It’s the most dreaded question of all!
“Tell me about yourself.”
Followed closely by the equally ambiguous, “So… what’s your story?”
What do I say? What do they want to hear? I don’t even have a story!
Yes, you do. Everyone has a story. And yes, you have interesting things to tell about yourself.
But this open-ended interview question is not an invitation to dive into a multi-part monologue. It’s not asking for everything about you.
Sharing stories is actually quite simple. Here are a few tips to turn these broad questions into specific and strategic replies.
Let’s start with what NOT to do:
- DON’T start at the beginning. “Well, I grew up in a small town in Nebraska…” No. Be present, not past. Start with where you are now, not back in time.
- DON’T repeat your resume. “I started my career at Company X and then after three years there, went to Company Y.” They already have this information in front of them. There’s no need to rehash each stage of your career.
- DON’T start a soliloquy. These questions are invitations to conversation. Conversation includes two people and a natural back and forth. If you’re going on for 5+ minutes, you’re going on too long. It’s the first question, not the only one.
- DON’T avoid the question with another question. “What do you want to know?” is a lazy reply. You get to decide the story you want to tell about yourself. Don’t give away that opportunity.
- DON’T forget to check-in with the interviewer. Are they listening? Do they seem interested? If they’re tuning out or seem perplexed, your story isn’t in alignment with their needs or… you’re boring. (Equally bad!)
So, what can you do? Try these DO’s:
- DO start – not at the beginning – but at THE END. The end goal, that is! What do you want this person to know, think, and feel about you as a result of what you have to say? Align your response with the optimal outcome.
- DO create a Big-Picture Statement. “I’m a graphic designer who loves bringing concepts to life…”, “Nothing makes me happier than creating events that make kids smile…”, “After years as a successful coder, I want to teach others…”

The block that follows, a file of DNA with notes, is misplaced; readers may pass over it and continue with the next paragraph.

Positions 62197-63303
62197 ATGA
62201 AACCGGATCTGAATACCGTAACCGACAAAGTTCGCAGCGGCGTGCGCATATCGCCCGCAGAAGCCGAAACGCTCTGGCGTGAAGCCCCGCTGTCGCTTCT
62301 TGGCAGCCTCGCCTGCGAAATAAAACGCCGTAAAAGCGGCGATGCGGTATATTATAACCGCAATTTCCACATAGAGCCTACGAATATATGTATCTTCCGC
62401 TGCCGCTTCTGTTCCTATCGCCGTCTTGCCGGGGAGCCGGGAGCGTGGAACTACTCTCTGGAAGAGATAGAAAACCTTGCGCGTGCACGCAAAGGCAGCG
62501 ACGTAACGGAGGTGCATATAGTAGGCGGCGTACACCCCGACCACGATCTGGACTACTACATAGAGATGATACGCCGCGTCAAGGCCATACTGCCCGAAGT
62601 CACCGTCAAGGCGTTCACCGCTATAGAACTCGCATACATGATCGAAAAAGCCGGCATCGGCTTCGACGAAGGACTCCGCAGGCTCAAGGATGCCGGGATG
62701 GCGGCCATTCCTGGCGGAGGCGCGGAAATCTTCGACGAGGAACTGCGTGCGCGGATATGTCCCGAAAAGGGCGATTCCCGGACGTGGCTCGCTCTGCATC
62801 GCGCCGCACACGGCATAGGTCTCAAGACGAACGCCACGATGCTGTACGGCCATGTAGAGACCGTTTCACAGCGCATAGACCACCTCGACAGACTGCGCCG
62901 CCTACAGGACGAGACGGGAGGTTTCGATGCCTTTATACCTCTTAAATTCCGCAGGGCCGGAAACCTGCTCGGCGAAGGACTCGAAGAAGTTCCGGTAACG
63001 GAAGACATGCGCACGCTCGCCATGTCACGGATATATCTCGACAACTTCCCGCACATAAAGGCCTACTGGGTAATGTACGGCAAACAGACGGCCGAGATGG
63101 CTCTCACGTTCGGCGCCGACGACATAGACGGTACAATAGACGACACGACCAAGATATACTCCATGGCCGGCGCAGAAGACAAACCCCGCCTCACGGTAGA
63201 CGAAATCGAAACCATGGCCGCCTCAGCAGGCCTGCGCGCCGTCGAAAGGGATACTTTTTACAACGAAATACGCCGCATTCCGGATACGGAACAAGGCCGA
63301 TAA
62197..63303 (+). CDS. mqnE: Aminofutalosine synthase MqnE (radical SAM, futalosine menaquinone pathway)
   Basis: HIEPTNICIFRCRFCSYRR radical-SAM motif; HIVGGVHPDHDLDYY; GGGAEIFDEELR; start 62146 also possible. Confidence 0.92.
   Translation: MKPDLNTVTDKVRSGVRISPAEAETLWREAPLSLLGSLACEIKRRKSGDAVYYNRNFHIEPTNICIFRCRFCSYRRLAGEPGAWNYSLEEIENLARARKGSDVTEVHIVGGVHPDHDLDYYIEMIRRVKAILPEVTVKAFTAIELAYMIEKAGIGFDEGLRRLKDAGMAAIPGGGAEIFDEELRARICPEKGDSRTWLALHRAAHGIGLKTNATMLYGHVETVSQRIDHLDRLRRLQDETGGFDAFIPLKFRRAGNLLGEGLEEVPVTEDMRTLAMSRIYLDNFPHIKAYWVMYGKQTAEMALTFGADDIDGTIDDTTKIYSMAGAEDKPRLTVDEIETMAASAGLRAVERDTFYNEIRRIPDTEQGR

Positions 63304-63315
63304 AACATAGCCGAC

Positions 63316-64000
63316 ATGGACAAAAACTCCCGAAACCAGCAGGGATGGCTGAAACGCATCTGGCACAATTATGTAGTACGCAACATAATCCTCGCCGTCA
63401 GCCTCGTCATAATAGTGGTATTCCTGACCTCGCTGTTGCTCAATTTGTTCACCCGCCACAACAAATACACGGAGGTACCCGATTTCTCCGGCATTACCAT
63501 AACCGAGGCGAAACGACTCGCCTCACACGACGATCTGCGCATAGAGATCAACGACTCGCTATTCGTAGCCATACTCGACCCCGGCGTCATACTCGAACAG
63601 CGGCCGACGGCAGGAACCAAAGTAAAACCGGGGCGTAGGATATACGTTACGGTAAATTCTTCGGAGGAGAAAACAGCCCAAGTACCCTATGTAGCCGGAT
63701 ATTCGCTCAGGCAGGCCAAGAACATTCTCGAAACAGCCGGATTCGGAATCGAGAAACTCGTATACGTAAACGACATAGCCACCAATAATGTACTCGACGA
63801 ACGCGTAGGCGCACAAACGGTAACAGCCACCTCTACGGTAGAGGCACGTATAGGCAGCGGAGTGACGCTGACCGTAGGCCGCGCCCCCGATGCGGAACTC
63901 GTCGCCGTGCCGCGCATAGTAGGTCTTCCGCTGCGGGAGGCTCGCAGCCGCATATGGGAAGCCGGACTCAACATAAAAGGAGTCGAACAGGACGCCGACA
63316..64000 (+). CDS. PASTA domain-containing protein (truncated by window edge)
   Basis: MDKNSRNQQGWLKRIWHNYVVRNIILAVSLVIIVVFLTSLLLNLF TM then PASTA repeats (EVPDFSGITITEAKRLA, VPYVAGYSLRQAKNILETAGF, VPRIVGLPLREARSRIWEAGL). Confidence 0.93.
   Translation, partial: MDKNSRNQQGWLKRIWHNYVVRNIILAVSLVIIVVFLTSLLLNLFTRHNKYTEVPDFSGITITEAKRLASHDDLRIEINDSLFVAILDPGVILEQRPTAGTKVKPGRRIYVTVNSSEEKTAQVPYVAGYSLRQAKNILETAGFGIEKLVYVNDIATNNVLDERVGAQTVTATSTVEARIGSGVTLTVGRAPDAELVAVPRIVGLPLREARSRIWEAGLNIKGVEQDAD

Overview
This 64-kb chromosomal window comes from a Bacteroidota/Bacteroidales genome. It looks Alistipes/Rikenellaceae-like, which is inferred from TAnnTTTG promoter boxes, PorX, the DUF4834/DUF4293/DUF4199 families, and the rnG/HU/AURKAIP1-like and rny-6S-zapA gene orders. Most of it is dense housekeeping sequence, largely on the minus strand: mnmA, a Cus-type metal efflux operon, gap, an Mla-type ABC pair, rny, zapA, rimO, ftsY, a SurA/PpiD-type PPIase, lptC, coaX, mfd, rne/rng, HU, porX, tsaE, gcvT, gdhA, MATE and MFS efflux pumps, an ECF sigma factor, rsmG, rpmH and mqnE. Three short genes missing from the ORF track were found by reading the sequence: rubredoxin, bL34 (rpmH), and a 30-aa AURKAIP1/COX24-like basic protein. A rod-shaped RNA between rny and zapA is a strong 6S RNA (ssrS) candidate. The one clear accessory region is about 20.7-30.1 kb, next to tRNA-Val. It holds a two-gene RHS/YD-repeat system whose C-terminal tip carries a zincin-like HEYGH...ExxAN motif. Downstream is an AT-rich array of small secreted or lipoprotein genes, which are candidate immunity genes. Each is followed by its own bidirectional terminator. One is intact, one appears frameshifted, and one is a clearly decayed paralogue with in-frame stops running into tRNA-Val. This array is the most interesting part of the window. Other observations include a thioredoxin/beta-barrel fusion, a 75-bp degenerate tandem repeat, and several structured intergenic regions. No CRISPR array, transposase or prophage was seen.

- DO know your highlight reel. Consider your biggest successes and victories. Bring one up in this opening opportunity. Details matter. Don’t just say, “I led the biggest campaign in the company’s history…” Be specific! Details are what make our stories unique and help us stand out from other candidates.
- DO relate your reply to the position at hand. “The job post mentioned a need for someone who is comfortable with change. I’ve worked on two start-ups in the last four years…”
- DO personalize your response. Be who you are, not just what you’ve done. It’s perfectly OK to add some human touch. Do you coach Little League? Are you starting your own home brewing business? Have you failed in your last three marathon attempts? Keep it real, keep it positive, keep it brief, but keep it YOU.
There’s no one right way to answer the “Tell me about yourself question.”
But there are a number of ways to get it wrong.
Be authentically YOU and align your response with what the person asking most needs to know about you.
That’s how you get it right.
Valerie Gordon is a 10-time Emmy-winning television producer who put hundreds of stories on the air over the course of her career. She now uses the power of storytelling to help clients and audiences land the job, seal the deal, nail the presentation, and take command of their careers. Follow her on LinkedIn, Facebook and Twitter.